Seeing DJ Hell play at Sommerøya a couple of weekends ago plagued by a botched rider; technical issues; and a premature closing time, only to overcome the obstacles and still entertain a loyal legion of fans, was a thing to behold and reminds me yet again of the DJs alluring appeal in the booth… and it’s not just the incredible physical presence. It brought back memories of a set circa 2009 in Fabric where he opened with Iggy Pop’s “I wanna be your dog” and then forced his way through a wormhole that extended to the dark vortex of Techno, EBM and House.
Yes before anyone coined the term Punk Techno, DJ Hell was the original Punk that played Techno, both in the booth and in the studio. His albums went from the iconoclast House of “Munich Machine”, to the single-chord aggressive purge of “NY Muscle”, and eventually the minimalist Tech-chíc of “Teufelswerk”. Behind each album there was a central aesthetic that could be a defining concept or just a musical mood that DJ Hell always brought together over the narrative of an album. Album cuts working side by side with singular dance floor excursions, DJ Hell always managed to slightly blur the lines between the two aspects of electronic music. On his latest excursion in the album format, “Zukunftmusik” DJ Hell yet again adopts this approach erring on the side of the song rather than the track on this occasion.
Through the 17 tracks that make up “Zukunftmusik” DJ Hell and collaborators Peter Kruder and Roberto Di Gioia favour a kind of electronic pop album for a four-four generation, acknowledging the electro-pop sounds of Kraftwerk, Gary Numan and Depeche Mode. Yes, there’s some irony at play here in the title of the album, which translates to “future music” as the musicians and producers largely call on a retro-future sound of electronic music in the seventies, most noticeable on the second single of the album “car, car, car”. That track like “Warm Leatherette” and “Cars” makes obvious references to the dystopian Ballard novel Crash that inspired so much music of that period from The Human League to The Normal, and in his very unique way Hell pays tribute of that music of that era through this and the other tracks of the album.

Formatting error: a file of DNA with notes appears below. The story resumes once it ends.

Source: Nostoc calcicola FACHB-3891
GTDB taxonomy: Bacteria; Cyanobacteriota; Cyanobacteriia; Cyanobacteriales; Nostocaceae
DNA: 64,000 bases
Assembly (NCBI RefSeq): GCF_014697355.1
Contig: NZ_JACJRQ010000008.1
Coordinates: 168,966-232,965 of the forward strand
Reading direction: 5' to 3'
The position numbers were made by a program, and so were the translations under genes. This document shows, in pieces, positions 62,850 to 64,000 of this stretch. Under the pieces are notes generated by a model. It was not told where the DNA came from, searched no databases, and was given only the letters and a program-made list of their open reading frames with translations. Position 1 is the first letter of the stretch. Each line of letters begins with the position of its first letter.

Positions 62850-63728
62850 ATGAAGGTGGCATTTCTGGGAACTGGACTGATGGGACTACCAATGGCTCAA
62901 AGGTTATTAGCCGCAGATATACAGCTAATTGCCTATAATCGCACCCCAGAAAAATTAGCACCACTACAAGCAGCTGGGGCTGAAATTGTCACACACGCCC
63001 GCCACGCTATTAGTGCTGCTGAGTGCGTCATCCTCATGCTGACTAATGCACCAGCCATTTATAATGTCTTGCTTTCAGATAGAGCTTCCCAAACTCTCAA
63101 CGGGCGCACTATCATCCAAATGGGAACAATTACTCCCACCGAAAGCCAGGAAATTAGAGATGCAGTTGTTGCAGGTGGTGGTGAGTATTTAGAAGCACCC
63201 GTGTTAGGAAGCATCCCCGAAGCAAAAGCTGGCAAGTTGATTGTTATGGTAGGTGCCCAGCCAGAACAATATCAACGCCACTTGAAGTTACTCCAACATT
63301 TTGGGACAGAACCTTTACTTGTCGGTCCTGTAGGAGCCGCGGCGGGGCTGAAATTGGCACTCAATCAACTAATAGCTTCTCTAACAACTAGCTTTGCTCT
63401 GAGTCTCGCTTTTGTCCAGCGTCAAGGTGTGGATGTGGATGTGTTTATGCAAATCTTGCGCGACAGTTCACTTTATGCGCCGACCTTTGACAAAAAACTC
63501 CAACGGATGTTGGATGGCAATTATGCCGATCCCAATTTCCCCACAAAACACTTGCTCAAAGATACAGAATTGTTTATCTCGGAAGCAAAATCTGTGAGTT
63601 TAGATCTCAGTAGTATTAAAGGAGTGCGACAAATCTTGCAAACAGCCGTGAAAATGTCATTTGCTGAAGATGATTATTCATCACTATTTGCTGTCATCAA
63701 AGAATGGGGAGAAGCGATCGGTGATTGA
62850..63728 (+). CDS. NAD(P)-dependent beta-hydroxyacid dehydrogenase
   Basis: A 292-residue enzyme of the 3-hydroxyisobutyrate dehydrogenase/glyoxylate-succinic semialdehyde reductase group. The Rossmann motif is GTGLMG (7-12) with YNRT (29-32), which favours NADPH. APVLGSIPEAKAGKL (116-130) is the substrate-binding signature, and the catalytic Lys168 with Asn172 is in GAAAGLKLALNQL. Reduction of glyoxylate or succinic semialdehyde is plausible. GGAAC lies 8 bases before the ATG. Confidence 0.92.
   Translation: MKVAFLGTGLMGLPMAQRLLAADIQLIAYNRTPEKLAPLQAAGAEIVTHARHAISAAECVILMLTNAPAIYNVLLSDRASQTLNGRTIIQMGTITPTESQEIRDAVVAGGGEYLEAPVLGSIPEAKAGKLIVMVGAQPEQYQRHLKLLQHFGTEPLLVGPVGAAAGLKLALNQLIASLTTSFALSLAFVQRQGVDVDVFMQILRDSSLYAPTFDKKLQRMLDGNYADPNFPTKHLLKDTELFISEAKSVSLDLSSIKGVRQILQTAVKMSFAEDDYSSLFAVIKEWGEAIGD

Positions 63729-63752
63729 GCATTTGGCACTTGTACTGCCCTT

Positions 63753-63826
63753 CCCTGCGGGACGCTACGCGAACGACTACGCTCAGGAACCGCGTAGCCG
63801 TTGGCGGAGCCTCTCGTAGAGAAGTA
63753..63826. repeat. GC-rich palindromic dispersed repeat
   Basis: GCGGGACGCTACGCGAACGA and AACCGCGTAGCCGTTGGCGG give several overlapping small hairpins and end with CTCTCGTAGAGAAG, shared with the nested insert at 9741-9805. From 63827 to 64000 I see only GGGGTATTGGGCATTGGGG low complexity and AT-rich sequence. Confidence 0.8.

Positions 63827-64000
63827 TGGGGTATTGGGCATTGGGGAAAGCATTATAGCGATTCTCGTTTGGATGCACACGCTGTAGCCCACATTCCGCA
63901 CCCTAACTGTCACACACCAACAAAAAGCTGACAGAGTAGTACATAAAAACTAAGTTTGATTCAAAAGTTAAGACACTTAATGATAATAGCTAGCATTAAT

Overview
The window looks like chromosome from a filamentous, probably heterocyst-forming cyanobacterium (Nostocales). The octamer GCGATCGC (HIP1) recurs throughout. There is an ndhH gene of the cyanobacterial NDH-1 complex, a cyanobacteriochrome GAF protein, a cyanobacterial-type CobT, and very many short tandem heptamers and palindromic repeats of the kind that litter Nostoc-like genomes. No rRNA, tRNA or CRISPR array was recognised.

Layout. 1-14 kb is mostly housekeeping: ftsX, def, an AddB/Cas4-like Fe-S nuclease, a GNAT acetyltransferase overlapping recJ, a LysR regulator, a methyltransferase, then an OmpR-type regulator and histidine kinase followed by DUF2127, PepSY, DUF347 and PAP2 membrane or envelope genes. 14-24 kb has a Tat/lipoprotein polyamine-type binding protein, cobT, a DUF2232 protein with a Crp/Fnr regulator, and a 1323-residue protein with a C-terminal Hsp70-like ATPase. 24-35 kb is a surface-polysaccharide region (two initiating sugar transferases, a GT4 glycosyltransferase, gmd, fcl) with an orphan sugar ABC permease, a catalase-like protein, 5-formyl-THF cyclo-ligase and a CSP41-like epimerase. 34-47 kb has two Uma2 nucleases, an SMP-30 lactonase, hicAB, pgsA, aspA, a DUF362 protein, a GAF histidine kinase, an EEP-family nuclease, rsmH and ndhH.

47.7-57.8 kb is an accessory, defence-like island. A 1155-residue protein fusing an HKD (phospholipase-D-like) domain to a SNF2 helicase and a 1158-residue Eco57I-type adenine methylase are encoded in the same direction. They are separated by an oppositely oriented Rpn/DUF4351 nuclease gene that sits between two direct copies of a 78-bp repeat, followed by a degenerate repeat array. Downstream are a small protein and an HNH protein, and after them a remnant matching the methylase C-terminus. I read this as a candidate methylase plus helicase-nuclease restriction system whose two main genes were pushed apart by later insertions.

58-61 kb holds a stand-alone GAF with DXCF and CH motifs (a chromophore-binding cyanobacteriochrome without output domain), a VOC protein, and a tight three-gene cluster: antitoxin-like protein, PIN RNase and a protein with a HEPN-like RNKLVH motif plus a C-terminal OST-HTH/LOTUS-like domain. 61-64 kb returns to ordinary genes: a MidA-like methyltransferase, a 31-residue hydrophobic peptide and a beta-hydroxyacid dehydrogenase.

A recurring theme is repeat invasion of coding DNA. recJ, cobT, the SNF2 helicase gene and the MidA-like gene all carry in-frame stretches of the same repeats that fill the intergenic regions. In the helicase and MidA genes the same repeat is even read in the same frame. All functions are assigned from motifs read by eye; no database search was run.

For the most part Hell negates the dance floor, and when he does get his feet tapping in the first single form the album, “I Want You”, it feels forced and out of place, that track being much more suited for the 12″ format which was released earlier this year. “I Want You” doesn’t quite co-operate with the rest of the album, and you need to look no further that “I want my future back” or “K-House” to find where the essence of “Zukunftmusk” lies. These are epic sonic arrangements that call into mind Vangelis or Jean Michel Jarre and make the crux of the appeal of the album, and even when they favour a four on the floor form like “Guede” or “Wild at Art” they still stunt the functionalism with their arrangements.
“Zukunftmusik” is yet another chapter in the DJ Hell legacy that just seems to spawn new life around each turn, feigning the obvious or the ubiquitous and you are able to feel the DJ’s strong personality pulsing through every groove and hook on this album.